Resumes help efficiently frame your experience and expertise to convince potential employers to contact you for a job interview. Typical examples of resume lines include previous job titles, computer programs mastered, degrees earned, training completed and books published. If you’ve participated as an expert guest or entertainment feature during a radio interview, listing that experience can persuade resume reviewers that your knowledge or entertainment abilities are sought-after. It can also demonstrate that you have a loyal following, which increases credibility.
Things You'll Need
- Radio station name
- Radio frequency
- Talk show title
Call the radio station or visit the company’s website to learn the exact name of the station. In the U.S., radio stations have “call names” composed of three or four letters. They also list their radio frequency; the tendency for A.M. stations is to drop the final zero of their frequency. For example, the station WABC 770kHz likely will go by 77 WABC, according to Live-Radio.net.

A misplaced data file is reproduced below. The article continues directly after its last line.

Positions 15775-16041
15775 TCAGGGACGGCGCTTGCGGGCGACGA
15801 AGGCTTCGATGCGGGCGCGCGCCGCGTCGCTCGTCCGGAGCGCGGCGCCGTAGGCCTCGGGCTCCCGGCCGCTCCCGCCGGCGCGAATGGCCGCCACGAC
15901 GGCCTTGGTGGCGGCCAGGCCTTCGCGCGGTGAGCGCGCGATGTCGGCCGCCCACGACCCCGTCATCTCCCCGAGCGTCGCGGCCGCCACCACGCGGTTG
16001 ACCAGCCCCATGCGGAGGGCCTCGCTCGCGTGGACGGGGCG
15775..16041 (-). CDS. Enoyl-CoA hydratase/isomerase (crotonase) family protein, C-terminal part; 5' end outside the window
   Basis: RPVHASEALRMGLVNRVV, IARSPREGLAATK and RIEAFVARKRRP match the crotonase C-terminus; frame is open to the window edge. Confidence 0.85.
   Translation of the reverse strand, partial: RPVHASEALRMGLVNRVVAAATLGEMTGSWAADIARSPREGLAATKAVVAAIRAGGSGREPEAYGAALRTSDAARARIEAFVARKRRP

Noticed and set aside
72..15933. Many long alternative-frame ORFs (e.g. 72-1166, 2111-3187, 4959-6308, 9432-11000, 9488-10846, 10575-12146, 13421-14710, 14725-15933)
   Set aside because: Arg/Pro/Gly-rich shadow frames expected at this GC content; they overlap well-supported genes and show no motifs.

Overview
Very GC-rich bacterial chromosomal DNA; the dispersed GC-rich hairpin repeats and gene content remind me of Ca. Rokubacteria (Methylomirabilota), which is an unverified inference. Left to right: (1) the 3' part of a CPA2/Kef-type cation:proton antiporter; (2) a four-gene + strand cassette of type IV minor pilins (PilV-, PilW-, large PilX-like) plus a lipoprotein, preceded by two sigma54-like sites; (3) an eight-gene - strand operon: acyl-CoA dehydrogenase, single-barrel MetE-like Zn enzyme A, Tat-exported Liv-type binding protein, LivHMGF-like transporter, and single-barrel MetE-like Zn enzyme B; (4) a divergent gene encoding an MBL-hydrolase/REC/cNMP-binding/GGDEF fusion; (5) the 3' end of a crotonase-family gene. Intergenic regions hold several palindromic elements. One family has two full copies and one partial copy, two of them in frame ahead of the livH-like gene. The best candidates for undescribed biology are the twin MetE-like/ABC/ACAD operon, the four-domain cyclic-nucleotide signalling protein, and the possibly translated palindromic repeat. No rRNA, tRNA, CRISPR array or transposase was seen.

Lead the radio interview bullet point with your title on the show. For example, you might identify the role as “Talk Show Artistic Guest,” “Expert Engineering Guest” or “Public Health Discussion Panelist.” Use something that positively but accurately reflects your role. Stating that you were the “Celebrity Guest” will sound like an overstatement unless you’re actually a celebrity.
List the full name of the radio station and the title of the show. For example, your resume might state, “77 WABC, ‘The Morning News Hour.’” List the date of your radio interview.
Write a short statement describing your purpose or contribution to the radio interview if you don’t have many other radio appearances, talk show appearances or movie appearances to list. For example, your resume might state, “Addressed corporate ethics questions presented by radio talk show hosts and listener calls.” Otherwise, just list the interview itself.